Total drought-related support has increased to $1.8 billion, which includes transport subsidies for stock, fodder and water, emergency water supplies and waiving some government fees and charges.

The Government has also looked at other means of bush stimulus, announcing the fast-tracking of $170 million for local infrastructure projects.

The number one issue west of the divide remains water. Accordingly, there is $1.4 billion worth of water security projects including the raising of dam walls, building pipelines and developing water augmentation strategies.

Over and above all of this, the $4.2 billion proceeds from the sale of the State’s share of Snowy Hydro will be invested in major and transformational regional infrastructure. 

Belt tightening in the public sector

The Budget has significant implications for public service jobs and spending, with some $3.2 billion to be cut from departmental budgets. The cuts translate to about 3,000 jobs but the Treasurer pledged these would be back of house, not frontline jobs. Among widespread changes are more than $700 million in procurement cutbacks and abolition of bonuses for senior executives, while long service leave benefits will be brought into line with community standards.

Digital revolution

On the other hand, the digital customer service revolution is well under way with $100 million to establish a Digital Restart Fund to support whole-of-government digital transformation. There are plans for more Service NSW centres and the introduction of digital drivers’ licenses.

Putting the Federal Government on notice

In his pre-budget media appearances, the Treasurer has made it clear he will not be giving his Coalition colleagues in Canberra an easy ride. The Treasurer has reiterated his position that States which do the hard work when it comes to fiscal policy and productivity should be rewarded, not made to pay for those who don’t.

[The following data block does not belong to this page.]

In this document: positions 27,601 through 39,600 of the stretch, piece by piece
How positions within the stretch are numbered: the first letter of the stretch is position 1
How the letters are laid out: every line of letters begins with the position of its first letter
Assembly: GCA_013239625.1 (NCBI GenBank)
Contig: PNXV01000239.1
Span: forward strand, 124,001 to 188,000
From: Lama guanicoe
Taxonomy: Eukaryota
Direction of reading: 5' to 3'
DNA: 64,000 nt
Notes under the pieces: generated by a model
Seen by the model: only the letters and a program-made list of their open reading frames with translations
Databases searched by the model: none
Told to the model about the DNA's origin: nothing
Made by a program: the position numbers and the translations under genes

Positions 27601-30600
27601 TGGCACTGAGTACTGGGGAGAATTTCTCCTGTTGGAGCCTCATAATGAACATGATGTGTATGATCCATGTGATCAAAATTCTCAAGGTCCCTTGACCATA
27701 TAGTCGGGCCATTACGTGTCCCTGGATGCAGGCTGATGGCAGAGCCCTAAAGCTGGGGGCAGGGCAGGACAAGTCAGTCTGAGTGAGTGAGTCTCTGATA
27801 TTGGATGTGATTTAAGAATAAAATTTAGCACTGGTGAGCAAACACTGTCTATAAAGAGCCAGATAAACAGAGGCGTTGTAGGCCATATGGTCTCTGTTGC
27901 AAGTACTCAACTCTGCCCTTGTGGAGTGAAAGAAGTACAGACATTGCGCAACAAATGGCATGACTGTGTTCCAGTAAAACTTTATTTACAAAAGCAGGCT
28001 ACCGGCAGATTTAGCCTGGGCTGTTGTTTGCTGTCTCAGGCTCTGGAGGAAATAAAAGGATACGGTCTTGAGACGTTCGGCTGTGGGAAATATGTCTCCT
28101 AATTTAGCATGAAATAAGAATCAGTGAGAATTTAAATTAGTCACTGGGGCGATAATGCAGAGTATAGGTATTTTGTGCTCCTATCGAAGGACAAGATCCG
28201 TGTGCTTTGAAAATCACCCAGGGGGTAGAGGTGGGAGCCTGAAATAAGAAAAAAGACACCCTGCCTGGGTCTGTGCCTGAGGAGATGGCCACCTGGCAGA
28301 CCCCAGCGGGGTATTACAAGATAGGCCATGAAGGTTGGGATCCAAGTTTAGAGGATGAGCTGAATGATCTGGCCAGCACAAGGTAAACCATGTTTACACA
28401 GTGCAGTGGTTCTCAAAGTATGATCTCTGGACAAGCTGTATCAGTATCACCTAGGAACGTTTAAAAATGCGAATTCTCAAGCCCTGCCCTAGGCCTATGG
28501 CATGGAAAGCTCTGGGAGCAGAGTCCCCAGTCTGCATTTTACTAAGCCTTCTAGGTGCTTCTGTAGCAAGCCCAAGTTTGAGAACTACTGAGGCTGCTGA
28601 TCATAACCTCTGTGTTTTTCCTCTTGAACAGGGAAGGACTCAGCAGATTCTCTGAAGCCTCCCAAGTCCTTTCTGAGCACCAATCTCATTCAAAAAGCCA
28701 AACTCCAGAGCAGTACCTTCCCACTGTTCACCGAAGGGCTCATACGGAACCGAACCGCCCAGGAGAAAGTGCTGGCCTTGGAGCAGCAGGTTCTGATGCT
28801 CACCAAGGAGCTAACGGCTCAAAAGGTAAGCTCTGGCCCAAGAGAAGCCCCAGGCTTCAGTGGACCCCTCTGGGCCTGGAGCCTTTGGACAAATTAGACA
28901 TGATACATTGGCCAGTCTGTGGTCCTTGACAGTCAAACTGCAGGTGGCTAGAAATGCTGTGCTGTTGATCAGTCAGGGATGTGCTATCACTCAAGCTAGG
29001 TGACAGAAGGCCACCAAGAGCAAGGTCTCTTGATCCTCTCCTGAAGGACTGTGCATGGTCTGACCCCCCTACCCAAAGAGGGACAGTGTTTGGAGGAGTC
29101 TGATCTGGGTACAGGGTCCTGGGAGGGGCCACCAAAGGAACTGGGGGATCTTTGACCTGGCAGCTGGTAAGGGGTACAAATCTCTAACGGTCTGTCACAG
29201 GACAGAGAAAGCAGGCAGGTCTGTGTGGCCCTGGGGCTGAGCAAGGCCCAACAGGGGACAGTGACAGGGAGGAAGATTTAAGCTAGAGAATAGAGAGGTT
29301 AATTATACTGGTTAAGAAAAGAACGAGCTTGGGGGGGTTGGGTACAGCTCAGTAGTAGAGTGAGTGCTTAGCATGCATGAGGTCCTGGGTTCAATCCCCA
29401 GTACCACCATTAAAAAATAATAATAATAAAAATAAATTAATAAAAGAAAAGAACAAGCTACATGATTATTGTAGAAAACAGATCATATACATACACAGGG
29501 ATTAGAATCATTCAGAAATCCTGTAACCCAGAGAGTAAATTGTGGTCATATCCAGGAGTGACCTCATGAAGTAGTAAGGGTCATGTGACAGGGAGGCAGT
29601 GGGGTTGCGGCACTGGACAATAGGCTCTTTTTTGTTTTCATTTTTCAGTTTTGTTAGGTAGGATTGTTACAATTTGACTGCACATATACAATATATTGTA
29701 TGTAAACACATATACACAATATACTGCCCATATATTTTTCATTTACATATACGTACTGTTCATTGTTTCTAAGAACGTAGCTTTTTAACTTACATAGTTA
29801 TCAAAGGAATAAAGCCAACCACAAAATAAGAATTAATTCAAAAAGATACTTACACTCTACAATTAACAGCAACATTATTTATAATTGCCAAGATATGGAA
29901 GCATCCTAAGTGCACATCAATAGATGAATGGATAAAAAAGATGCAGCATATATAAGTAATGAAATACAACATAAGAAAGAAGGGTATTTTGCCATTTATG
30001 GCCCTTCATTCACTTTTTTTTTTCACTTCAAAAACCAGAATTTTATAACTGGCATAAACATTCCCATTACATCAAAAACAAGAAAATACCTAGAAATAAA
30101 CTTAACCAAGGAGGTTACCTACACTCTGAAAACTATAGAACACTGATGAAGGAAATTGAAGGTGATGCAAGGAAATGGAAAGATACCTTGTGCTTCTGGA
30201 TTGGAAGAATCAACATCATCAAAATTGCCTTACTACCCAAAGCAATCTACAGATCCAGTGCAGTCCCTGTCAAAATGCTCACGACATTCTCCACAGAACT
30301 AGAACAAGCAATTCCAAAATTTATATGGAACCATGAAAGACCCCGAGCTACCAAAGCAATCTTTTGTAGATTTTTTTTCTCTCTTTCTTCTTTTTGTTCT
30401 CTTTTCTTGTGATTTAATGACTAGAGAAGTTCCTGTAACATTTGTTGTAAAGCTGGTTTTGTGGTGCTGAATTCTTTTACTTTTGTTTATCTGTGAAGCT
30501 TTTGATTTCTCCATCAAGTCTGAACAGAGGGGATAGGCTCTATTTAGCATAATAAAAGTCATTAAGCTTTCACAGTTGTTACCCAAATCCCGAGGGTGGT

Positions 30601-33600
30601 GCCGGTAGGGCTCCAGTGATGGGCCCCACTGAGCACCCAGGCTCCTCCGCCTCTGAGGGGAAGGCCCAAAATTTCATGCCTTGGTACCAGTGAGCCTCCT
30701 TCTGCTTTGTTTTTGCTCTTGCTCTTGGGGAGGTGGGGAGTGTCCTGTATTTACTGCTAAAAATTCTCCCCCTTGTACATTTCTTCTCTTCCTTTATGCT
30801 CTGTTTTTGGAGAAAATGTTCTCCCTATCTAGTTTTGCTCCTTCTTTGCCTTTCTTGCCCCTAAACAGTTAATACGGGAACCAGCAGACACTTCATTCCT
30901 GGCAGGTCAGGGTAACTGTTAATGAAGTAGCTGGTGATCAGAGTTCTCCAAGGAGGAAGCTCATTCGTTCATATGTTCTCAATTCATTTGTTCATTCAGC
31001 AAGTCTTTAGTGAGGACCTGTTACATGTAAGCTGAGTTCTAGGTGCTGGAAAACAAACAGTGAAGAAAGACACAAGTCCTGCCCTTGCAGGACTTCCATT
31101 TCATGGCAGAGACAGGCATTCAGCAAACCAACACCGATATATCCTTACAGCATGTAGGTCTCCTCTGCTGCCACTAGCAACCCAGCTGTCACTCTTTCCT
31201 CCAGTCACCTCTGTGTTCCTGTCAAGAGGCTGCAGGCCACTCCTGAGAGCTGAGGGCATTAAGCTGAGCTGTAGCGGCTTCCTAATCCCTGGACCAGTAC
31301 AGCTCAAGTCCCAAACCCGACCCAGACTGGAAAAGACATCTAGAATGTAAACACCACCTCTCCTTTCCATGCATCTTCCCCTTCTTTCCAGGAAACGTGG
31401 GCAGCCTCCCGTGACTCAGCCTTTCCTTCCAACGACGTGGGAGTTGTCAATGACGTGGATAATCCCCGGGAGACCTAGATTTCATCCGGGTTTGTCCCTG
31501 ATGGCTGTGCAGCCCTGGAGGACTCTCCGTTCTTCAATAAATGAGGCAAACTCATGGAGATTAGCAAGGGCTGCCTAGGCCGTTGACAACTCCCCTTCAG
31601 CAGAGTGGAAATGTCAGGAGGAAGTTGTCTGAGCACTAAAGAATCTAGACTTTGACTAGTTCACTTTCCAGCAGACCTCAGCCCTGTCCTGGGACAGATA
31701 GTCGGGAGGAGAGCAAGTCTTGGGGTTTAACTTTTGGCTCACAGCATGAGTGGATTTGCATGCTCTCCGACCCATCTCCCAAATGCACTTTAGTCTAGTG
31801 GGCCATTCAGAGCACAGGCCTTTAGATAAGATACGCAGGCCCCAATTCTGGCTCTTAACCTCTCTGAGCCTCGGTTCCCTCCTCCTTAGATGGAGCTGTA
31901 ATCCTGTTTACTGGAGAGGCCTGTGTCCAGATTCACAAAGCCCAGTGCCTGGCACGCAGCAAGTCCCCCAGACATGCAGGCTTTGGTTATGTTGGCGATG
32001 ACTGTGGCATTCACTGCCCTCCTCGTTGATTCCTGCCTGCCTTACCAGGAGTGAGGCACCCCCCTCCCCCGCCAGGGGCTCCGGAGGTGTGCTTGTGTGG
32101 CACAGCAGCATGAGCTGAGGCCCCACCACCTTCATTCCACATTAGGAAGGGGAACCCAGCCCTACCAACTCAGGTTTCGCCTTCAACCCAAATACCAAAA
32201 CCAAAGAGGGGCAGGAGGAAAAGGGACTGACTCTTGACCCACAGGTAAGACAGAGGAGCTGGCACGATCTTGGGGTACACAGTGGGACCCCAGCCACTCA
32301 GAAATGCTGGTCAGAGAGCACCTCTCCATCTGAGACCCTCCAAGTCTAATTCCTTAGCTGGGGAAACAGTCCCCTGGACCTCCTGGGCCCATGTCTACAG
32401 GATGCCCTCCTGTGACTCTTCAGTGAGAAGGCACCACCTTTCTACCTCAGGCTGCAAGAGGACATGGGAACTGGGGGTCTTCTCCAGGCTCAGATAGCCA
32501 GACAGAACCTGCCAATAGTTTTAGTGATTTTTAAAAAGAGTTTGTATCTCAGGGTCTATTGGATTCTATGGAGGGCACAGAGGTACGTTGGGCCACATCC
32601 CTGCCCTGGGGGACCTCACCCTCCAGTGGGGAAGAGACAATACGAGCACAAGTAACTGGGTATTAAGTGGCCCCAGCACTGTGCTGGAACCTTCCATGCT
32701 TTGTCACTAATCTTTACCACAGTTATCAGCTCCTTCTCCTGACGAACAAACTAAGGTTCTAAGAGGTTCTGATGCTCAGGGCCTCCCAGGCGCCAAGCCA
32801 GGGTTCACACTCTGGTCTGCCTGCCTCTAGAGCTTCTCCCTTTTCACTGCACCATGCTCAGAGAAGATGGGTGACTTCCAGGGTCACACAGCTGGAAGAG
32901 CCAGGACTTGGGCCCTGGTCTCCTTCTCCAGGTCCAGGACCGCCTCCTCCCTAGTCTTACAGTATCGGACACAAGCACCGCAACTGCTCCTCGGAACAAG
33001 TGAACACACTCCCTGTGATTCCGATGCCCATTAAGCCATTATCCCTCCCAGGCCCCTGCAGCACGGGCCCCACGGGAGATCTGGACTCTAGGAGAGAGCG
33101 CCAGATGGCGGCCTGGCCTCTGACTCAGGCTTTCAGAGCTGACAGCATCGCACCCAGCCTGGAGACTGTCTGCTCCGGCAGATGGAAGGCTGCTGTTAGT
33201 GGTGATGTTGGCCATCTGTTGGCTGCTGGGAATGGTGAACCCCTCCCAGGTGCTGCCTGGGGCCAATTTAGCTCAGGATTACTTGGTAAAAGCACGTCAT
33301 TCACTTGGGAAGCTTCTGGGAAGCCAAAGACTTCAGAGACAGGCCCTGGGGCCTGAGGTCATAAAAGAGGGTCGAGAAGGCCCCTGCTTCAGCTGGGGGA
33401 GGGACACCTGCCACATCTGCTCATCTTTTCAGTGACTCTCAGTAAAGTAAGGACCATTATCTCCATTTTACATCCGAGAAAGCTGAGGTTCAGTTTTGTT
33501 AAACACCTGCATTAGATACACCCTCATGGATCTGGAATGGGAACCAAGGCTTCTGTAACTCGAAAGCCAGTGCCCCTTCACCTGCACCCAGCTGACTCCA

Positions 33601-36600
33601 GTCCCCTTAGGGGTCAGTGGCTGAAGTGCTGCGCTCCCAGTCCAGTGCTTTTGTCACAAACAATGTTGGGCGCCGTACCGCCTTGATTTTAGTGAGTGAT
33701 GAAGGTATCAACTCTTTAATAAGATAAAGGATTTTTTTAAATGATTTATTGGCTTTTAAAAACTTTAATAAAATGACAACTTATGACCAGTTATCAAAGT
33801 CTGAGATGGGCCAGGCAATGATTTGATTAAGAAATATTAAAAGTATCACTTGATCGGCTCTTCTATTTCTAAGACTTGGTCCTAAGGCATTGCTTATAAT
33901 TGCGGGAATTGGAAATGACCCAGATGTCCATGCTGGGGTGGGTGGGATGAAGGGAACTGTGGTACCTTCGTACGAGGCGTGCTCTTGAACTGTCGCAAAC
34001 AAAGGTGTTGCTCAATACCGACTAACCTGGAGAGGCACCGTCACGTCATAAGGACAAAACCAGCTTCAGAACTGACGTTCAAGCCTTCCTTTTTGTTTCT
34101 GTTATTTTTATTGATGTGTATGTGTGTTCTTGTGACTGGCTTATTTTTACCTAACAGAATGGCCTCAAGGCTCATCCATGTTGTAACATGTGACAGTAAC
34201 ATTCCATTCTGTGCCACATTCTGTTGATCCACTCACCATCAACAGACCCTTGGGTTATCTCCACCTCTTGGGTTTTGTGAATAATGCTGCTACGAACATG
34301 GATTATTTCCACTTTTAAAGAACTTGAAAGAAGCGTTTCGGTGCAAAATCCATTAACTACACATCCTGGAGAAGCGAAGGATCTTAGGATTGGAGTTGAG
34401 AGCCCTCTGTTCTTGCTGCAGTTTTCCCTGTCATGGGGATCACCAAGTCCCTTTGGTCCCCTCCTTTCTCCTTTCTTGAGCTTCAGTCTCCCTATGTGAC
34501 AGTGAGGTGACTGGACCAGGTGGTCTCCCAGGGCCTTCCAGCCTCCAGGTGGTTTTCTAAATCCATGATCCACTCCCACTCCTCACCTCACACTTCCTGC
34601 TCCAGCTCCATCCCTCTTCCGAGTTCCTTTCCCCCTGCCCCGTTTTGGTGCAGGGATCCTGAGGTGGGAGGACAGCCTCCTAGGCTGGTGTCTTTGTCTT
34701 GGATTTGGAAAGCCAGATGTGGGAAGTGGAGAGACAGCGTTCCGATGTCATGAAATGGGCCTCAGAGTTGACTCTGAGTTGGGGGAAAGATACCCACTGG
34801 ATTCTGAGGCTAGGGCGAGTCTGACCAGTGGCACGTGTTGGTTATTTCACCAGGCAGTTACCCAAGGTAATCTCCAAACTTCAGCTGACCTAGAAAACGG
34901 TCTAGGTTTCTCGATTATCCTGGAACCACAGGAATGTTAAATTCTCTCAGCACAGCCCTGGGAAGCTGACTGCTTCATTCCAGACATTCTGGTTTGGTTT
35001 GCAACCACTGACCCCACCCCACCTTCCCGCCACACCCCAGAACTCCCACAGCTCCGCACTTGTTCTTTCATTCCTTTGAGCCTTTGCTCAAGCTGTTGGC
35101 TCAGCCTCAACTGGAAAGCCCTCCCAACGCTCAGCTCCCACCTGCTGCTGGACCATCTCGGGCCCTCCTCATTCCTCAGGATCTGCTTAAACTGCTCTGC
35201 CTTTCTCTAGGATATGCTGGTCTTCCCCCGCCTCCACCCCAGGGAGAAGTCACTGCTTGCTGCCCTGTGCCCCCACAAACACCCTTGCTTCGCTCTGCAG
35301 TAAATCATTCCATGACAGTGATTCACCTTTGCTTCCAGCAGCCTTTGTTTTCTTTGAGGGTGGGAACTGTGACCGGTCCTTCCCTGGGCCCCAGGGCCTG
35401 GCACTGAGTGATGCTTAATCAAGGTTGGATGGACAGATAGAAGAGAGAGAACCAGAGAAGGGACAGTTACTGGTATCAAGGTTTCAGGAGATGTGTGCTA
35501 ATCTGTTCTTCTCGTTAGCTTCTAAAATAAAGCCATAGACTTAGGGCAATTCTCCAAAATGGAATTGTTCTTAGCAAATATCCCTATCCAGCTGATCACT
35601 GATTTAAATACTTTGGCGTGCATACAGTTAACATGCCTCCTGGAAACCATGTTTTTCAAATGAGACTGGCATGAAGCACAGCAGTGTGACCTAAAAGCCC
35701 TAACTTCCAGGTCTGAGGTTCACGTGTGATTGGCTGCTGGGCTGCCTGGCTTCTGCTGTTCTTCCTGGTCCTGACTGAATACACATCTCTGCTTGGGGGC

He also pushed the need for Federal Government support for large, congestion-busting infrastructure projects. In particular, Mr Perrottet will be hoping the Federal Government will match the $3b that had been promised to Metro West by then Federal Opposition Leader, Bill Shorten.

Will the Government turn to asset recycling once again?

The tough economic conditions outlined in the Budget will have many asking if the Government will return to its successful asset recycling program championed by former Premier Mike Baird?

In the lead up to the election, the Premier ruled out any future asset sales, but recent comments from the Treasurer and Transport Minister seem to have left the door open – especially if the Federal Government re-instates their asset recycling program.
With several infrastructure projects approaching critical points in their delivery, the Treasury will be looking for new, creative ways to fund them.

What’s next?

As always, the Opposition will have their opportunity to respond with the Budget reply due to be delivered on Thursday. In a break from tradition, this year’s speech will be delivered by Shadow Treasurer Ryan Park. Typically, this honour is reserved for the Leader of the Opposition, but interim-Leader Penny Sharpe is a Member of the Legislative Council, and therefore unable to address the Legislative Assembly.

On that front, the result of Labor’s leadership challenge will be announced at the end of the month. We will be in touch then to share our insights.